Systematically contacting and notifying the sexual partners of people newly diagnosed with HIV is a highly efficient way of detecting previously undiagnosed cases of HIV, an audit conducted by the British HIV Association (BHIVA) and the British Association for Sexual Health and HIV (BASHH) has found.
The proportion of contacts of newly diagnosed people who also had HIV was 21%, rising to 26.5% if the newly diagnosed person was their regular partner, Dr Michael Rayment of London’s Chelsea and Westminster Hospital told the 2013 BHIVA Autumn Conference in London.
Of 1399 notified partners of diagnosed people, 293 had HIV but, Dr Rayment added, if all at-risk partners had been contacted and tested, it is estimated that this figure would rise by nearly 50%, to 431 cases.
The BASHH/BHIVA audit
The audit was a case-note review of up to 40 newly diagnosed HIV patients at each of 169 HIV services, including 156 genito-urinary medicine (GUM) clinics, totalling 2964 participants in total.
Of these newly diagnosed people, 69% were men (63% gay men), 52% were white and 33% African, and only 0.5% were classed as people who inject drugs. In the 54% whose time of infection could be estimated, 24% had acquired HIV in the last six months.
Partner notification was at least initiated in 87.5% of new diagnoses – meaning that in one-in-eight cases it was not even started. This figure varied from 62% to 97% across the different clinics.
A total of 3211 contacts of the 2470 newly diagnosed people were audited. Note that this was not the total number of people notified, as the audit looked at up to five contacts per newly diagnosed person – so many contacts of people with a lot of partners were missed out and it was estimated that a total of 6400 partners were actually contacted. This could have biased the results.
A third of the newly diagnosed people (index cases) only had one contact and, of these, 88% were audited. Only 20% of the women and 24% of the heterosexual men had more than two contacts, whereas 48% of the gay men did and 29% had five or more.
Only 9% of the regular partners of index cases were not contacted, and only 41% of ex-partners and 34% of casual contactable partners were contacted.
Of the 3211 contacts, 16% were judged not to have been at any risk of HIV (519). Altogether, twice as many people (982) were named but not informed, and it was estimated that 31% of named contacts who had been at risk of HIV did not end up being informed they had been at risk.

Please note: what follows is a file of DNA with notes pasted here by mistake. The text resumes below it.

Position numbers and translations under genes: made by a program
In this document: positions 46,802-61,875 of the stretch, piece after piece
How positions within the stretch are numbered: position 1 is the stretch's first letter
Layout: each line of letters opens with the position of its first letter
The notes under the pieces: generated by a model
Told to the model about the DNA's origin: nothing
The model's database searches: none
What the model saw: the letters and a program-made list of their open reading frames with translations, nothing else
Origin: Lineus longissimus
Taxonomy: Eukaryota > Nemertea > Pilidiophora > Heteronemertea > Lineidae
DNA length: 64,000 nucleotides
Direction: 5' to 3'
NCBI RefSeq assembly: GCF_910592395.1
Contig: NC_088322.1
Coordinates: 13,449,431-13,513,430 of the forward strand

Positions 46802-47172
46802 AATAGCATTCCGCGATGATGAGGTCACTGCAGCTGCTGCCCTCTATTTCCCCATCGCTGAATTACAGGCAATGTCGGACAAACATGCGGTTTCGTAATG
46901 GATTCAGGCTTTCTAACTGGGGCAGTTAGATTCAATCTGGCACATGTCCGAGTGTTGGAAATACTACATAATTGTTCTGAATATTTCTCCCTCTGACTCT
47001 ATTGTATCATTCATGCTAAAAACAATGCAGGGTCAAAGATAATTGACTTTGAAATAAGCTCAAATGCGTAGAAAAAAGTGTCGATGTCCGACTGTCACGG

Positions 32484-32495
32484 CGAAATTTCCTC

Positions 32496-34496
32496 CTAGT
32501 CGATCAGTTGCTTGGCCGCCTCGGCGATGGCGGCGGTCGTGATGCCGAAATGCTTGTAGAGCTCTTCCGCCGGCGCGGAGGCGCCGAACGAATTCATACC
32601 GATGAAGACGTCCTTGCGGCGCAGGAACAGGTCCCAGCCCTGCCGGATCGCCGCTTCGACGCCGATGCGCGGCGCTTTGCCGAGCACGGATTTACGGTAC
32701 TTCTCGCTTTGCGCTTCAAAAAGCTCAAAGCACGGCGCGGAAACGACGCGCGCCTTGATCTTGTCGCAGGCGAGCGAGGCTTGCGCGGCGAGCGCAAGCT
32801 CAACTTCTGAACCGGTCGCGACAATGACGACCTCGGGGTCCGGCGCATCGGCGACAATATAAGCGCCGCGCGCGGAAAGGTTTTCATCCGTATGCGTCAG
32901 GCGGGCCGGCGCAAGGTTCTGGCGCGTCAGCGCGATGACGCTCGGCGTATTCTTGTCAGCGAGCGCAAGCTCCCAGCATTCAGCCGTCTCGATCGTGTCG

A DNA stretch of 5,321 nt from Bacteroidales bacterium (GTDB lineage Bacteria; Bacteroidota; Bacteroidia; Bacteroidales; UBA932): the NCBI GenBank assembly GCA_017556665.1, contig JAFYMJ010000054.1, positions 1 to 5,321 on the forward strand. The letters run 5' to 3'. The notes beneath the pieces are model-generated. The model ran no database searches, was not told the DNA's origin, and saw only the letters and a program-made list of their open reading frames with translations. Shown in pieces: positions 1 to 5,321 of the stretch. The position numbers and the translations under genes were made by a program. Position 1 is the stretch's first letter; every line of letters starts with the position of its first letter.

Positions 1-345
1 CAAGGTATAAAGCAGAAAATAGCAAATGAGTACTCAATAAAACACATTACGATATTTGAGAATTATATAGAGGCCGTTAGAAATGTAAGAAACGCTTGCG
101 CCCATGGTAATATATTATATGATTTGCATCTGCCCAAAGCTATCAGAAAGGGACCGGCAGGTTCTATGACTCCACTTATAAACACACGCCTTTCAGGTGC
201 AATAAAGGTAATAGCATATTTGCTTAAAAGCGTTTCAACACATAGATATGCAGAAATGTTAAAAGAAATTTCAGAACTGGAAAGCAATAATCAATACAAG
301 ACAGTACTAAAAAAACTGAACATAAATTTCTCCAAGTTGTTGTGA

Of those who were at risk, 1399 people – 52% – came in for an HIV test and, of these, 293 people (21%) turned out to have HIV, or one case per 10 index cases.
This means that, out of all the newly diagnosed people, 45% of contacts came for an HIV test, and 77% of regular partners. The proportion of contacts attending to test did not vary greatly by the type of index case, but was a little higher in gay contacts (50%) and contacts under 40 (52%).
HIV prevalence in tested contacts did not greatly vary between types of people. However, it was somewhat higher in black Africans (25%) and significantly higher (27%) in the 890 people who were the primary partner of the index case.
Of the 422 non-informed people who were judged to be ‘potentially contactable’, it is estimated that 138 (33%) had HIV, of whom 62, or 45%, were the regular partner of the index case.
Partner notification is an ongoing process. The proportion of at-risk partners who attended for a test was measured in this audit at three months after notification, but 93% had attended by six months after notification and 97% by one year after notification.
“Partner notification is a highly effective strategy for diagnosing HIV,” said Michael Rayment. He added, however, that up to a third of contactable partners remained undiagnosed, and that more effort needed to be put into diagnosing ex-partners and casual partners.
Rayment M, on behalf of the BASHH and BHIVA audit committees. 2013 joint BASHH and BHIVA national audit of partner notification of adults newly diagnosed with HIV infection. For the 2013 BHIVA Autumn Conference presentations, see here.